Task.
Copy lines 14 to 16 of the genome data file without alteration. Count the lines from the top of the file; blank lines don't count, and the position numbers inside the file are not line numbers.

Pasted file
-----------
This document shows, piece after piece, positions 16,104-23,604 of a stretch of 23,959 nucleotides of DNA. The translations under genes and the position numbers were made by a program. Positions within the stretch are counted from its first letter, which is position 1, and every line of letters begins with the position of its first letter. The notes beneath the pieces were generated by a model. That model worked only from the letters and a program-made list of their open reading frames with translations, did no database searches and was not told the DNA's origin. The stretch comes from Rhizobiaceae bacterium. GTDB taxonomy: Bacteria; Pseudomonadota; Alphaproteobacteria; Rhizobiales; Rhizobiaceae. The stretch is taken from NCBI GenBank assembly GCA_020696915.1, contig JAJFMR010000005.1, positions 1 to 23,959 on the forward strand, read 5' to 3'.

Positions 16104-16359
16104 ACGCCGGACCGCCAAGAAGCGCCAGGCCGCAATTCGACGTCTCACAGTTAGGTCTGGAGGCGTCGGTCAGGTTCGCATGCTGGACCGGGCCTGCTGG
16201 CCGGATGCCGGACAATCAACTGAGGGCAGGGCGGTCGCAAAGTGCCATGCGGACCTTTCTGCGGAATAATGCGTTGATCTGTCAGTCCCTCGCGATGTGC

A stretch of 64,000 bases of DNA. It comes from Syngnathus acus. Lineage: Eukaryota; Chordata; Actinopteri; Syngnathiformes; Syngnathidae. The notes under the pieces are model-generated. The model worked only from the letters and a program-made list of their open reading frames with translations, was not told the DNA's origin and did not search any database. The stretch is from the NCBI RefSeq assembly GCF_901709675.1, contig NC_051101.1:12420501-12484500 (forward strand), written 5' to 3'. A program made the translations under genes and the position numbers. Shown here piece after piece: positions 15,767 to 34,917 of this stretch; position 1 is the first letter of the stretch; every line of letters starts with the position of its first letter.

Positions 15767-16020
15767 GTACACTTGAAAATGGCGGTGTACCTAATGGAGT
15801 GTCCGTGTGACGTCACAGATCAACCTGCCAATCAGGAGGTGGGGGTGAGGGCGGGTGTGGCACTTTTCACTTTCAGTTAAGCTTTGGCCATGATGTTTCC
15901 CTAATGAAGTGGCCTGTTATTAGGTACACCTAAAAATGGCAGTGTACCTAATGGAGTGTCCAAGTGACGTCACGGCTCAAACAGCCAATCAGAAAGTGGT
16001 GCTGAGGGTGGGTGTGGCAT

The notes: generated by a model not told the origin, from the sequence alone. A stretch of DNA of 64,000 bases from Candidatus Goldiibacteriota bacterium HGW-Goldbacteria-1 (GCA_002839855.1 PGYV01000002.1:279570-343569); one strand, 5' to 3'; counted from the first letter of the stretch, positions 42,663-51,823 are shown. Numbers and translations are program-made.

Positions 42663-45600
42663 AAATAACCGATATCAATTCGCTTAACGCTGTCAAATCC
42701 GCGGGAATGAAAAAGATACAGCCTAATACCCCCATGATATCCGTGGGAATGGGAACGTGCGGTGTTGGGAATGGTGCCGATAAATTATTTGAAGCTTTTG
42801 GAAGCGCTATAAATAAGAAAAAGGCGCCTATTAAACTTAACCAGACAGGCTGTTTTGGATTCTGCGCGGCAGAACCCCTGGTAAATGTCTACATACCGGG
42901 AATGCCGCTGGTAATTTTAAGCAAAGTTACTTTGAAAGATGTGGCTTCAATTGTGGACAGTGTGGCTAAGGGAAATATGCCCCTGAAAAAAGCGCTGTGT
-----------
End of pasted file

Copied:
42701 GCGGGAATGAAAAAGATACAGCCTAATACCCCCATGATATCCGTGGGAATGGGAACGTGCGGTGTTGGGAATGGTGCCGATAAATTATTTGAAGCTTTTG
42801 GAAGCGCTATAAATAAGAAAAAGGCGCCTATTAAACTTAACCAGACAGGCTGTTTTGGATTCTGCGCGGCAGAACCCCTGGTAAATGTCTACATACCGGG
42901 AATGCCGCTGGTAATTTTAAGCAAAGTTACTTTGAAAGATGTGGCTTCAATTGTGGACAGTGTGGCTAAGGGAAATATGCCCCTGAAAAAAGCGCTGTGT